What is the relationship between Jem and Scout and their Aunt Alexandra like in "To Kill a Mockingbird"?
In "To Kill A Mockingbird," Alexandra Finch Hancock is Atticus' sister. She comes to "stay awhile" in Macomb to help Atticus. Her idea of help is to influence Jem and Scout to appreciate their heritage and their ancestors. Aunt Alexandra told Scout that it wouldn't be long before Scout became interested in boys and clothes. Scout tells the reader: " I could have made several answers to this: Cal's a girl, it would be many years before I would be interested in boys, I would never be interested in clothes... but I kept quiet." Later Scout indicates that "It was plain that Aunty thought me dull in the extreme, because I once heard her tell Atticus that I was sluggish."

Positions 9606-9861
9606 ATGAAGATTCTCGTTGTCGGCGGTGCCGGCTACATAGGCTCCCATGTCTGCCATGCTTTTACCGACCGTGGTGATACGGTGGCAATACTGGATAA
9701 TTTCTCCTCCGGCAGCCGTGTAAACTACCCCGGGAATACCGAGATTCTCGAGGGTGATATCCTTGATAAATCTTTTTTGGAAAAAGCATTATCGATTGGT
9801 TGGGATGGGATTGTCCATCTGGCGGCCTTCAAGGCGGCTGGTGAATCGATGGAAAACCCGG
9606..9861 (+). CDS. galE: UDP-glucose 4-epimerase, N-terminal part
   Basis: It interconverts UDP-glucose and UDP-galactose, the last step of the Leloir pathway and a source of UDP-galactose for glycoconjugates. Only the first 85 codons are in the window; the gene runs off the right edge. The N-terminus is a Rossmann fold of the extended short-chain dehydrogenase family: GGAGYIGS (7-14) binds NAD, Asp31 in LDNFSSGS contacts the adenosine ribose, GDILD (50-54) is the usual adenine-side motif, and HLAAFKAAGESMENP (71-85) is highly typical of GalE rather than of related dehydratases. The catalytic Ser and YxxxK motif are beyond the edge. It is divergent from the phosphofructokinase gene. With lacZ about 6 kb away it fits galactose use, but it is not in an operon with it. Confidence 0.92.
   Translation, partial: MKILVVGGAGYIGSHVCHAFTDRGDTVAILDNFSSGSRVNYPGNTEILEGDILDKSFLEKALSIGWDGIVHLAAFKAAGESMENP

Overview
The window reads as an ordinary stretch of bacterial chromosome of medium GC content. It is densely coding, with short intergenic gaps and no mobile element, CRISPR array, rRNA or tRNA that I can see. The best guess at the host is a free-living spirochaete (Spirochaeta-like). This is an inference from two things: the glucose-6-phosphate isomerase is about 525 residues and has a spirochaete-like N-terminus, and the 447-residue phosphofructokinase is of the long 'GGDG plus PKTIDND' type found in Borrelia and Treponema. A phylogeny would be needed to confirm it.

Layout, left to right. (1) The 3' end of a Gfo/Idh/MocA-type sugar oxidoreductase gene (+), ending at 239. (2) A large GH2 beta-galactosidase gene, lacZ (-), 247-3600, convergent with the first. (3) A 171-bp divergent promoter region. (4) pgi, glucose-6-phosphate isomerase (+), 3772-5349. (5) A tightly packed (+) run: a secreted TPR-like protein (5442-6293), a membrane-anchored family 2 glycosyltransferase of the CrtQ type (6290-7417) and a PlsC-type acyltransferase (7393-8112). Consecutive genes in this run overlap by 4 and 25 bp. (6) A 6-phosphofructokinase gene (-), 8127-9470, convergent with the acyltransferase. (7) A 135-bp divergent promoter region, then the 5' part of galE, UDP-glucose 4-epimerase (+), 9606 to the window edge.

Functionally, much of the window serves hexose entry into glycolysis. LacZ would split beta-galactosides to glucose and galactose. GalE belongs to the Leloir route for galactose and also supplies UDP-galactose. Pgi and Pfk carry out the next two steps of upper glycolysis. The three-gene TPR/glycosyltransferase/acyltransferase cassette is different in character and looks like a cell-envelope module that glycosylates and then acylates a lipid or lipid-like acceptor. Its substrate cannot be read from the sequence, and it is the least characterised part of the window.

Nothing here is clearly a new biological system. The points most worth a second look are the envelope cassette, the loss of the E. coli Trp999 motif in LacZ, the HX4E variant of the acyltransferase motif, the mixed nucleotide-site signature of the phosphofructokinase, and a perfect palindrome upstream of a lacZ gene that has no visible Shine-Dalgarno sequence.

Needless to say that the children were polite to their aunt, but they would much rather her not move in "for awhile, which in Macomb could be three days to thirty years." She would interfere with their freedom and the liberal manner in which Atticus was raising them.
Jem and Scout do not share a loving relationship with their Aunt Alexandra. Although Aunt Alexandra has the children's best interests in mind, she is distant and rather callous. Aunt Alexandra does not really bother Jem and he does not seem to mind having his aunt around. However, Scout cannot stand living with her aunt. Aunt Alexandra disapproves of Scout's personality and tomboy lifestyle. She wishes that Scout would act like a Southern Belle and wear dresses instead of overalls. Scout feels like her aunt is cold and goes out of her way to avoid Alexandra. Despite Scout's best efforts, she argues with her aunt several times throughout the novel. Jem acts as a mediator between his sister and aunt. Jem tries his best to make sure Scout doesn't antagonize their aunt and pulls Scout aside several times so that she avoids conflict with Alexandra.